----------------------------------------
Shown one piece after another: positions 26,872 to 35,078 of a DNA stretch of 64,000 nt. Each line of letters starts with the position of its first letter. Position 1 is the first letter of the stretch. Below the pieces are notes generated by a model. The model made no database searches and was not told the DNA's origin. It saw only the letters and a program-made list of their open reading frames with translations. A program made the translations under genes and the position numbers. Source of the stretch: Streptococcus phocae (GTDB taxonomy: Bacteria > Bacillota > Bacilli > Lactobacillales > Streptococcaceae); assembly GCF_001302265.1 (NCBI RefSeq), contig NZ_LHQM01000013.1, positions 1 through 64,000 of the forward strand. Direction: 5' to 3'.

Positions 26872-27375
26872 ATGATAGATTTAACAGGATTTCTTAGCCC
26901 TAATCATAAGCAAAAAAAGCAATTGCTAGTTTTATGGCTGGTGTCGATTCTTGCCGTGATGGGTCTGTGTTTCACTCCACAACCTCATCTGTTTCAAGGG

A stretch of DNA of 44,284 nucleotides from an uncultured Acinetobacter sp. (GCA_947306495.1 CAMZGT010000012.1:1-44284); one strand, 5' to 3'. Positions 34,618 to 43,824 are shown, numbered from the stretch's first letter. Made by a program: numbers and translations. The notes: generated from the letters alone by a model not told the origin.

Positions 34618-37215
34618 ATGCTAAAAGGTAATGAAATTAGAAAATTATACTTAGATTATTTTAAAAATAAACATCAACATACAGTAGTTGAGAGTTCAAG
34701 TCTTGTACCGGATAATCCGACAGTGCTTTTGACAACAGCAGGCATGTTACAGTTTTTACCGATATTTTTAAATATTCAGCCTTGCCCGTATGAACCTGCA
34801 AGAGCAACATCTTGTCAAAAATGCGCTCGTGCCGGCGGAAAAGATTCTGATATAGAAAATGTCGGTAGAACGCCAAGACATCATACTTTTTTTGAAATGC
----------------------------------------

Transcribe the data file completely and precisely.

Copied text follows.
Shown one piece after another: positions 26,872 to 35,078 of a DNA stretch of 64,000 nt. Each line of letters starts with the position of its first letter. Position 1 is the first letter of the stretch. Below the pieces are notes generated by a model. The model made no database searches and was not told the DNA's origin. It saw only the letters and a program-made list of their open reading frames with translations. A program made the translations under genes and the position numbers. Source of the stretch: Streptococcus phocae (GTDB taxonomy: Bacteria > Bacillota > Bacilli > Lactobacillales > Streptococcaceae); assembly GCF_001302265.1 (NCBI RefSeq), contig NZ_LHQM01000013.1, positions 1 through 64,000 of the forward strand. Direction: 5' to 3'.

Positions 26872-27375
26872 ATGATAGATTTAACAGGATTTCTTAGCCC
26901 TAATCATAAGCAAAAAAAGCAATTGCTAGTTTTATGGCTGGTGTCGATTCTTGCCGTGATGGGTCTGTGTTTCACTCCACAACCTCATCTGTTTCAAGGG

A stretch of DNA of 44,284 nucleotides from an uncultured Acinetobacter sp. (GCA_947306495.1 CAMZGT010000012.1:1-44284); one strand, 5' to 3'. Positions 34,618 to 43,824 are shown, numbered from the stretch's first letter. Made by a program: numbers and translations. The notes: generated from the letters alone by a model not told the origin.

Positions 34618-37215
34618 ATGCTAAAAGGTAATGAAATTAGAAAATTATACTTAGATTATTTTAAAAATAAACATCAACATACAGTAGTTGAGAGTTCAAG
34701 TCTTGTACCGGATAATCCGACAGTGCTTTTGACAACAGCAGGCATGTTACAGTTTTTACCGATATTTTTAAATATTCAGCCTTGCCCGTATGAACCTGCA
34801 AGAGCAACATCTTGTCAAAAATGCGCTCGTGCCGGCGGAAAAGATTCTGATATAGAAAATGTCGGTAGAACGCCAAGACATCATACTTTTTTTGAAATGC